The British Empire 
                                                              1815-1914

People of the Empire

Bahadur Shah - Lugard

Bahadur Shah Zafar II was the last descendant of the Moghul warrior sovereigns: Babur, Humayan, Akbar. By the time he acceded in 1837 the authority of the Mughal emperors had evaporated as the British took control of their lands in return but negotiating a pension (£200,000 a year for Bahadur). Whilst King, Bahadar maintained the trappings of the monarch until in 1857 when Muslim soldiers involved in the rebellion induced him to become their spiritual leader. When John Lawrence retook Delhi in September 1857, Bahadur was exiled to Rangoon.


Baker SW discovered Lake Albert in 1864. He had previously tried to bring civilisation to Ceylon by setting up an experimental village in the hills importing English craftsmen with himself as the Squire. In the 1860s he sought the source of the Nile. He believed that civilisation might be brought to Africa by commerce and colonisation not through Christianity.


Burton R discovered (with Speke) Lake Tanganyika in 1858. He unlike other explorers of the time was cynical about whether Europeans could bring civilisation to Africa. he later travelled throughout the Middle East and such was his knowledge gained that he became an orientalist.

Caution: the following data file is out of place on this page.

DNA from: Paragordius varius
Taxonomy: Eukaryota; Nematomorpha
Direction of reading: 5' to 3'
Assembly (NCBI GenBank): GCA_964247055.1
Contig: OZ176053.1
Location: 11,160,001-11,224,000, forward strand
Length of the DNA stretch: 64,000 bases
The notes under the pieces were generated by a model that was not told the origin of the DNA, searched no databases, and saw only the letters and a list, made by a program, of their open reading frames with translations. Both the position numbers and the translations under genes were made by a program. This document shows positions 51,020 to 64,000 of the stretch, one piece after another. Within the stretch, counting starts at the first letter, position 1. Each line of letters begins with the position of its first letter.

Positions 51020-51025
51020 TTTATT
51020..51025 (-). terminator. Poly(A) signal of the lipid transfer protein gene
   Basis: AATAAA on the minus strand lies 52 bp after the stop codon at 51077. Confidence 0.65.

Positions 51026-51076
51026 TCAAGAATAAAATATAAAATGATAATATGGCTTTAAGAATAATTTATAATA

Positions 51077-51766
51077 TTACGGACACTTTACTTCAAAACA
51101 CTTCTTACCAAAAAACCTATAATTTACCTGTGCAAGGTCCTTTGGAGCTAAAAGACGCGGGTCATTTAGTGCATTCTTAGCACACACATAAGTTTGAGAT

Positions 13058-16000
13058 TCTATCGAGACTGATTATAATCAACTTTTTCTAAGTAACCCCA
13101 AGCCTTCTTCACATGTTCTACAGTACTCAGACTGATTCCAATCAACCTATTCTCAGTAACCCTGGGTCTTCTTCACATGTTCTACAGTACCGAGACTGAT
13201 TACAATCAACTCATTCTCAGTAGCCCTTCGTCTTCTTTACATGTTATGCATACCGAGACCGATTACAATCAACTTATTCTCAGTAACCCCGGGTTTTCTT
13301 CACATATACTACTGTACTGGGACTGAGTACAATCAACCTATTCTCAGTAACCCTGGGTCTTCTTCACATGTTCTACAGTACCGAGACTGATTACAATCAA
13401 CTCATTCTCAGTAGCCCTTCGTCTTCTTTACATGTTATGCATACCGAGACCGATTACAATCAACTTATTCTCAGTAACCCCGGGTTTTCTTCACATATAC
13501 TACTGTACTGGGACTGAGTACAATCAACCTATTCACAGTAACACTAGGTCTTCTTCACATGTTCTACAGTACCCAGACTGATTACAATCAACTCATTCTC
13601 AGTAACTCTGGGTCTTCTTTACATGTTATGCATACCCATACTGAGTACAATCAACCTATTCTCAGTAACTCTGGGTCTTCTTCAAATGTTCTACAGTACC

Carnarvon Lord was Colonial Under Secretary 1858-9 and then Colonial Secretary 1866-7 and 1874-78. He supported Canadian Federation and took action to stamp out slavery along the Gold Coast. He sent Wolseley to natal and Frere to the Cape authorising the annexation of the Transvaal in 1877. He was an early advocate of South African confederation but resigned as Colonial Secretary  in 1878 following a disagreement with Disraeli over the policy on Russia. He continued to campaign for unity between the colonies.